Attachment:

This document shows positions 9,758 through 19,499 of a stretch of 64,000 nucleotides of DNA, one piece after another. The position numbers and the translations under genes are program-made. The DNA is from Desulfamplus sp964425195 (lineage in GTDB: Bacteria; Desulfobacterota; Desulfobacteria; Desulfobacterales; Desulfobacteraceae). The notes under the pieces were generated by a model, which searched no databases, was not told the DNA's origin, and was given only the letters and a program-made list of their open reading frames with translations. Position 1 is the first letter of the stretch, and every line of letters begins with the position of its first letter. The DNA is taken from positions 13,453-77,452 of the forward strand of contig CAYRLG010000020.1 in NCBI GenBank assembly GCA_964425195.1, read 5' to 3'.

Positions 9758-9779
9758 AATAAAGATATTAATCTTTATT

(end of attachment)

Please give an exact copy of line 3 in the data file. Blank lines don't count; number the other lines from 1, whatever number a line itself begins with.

9758 AATAAAGATATTAATCTTTATT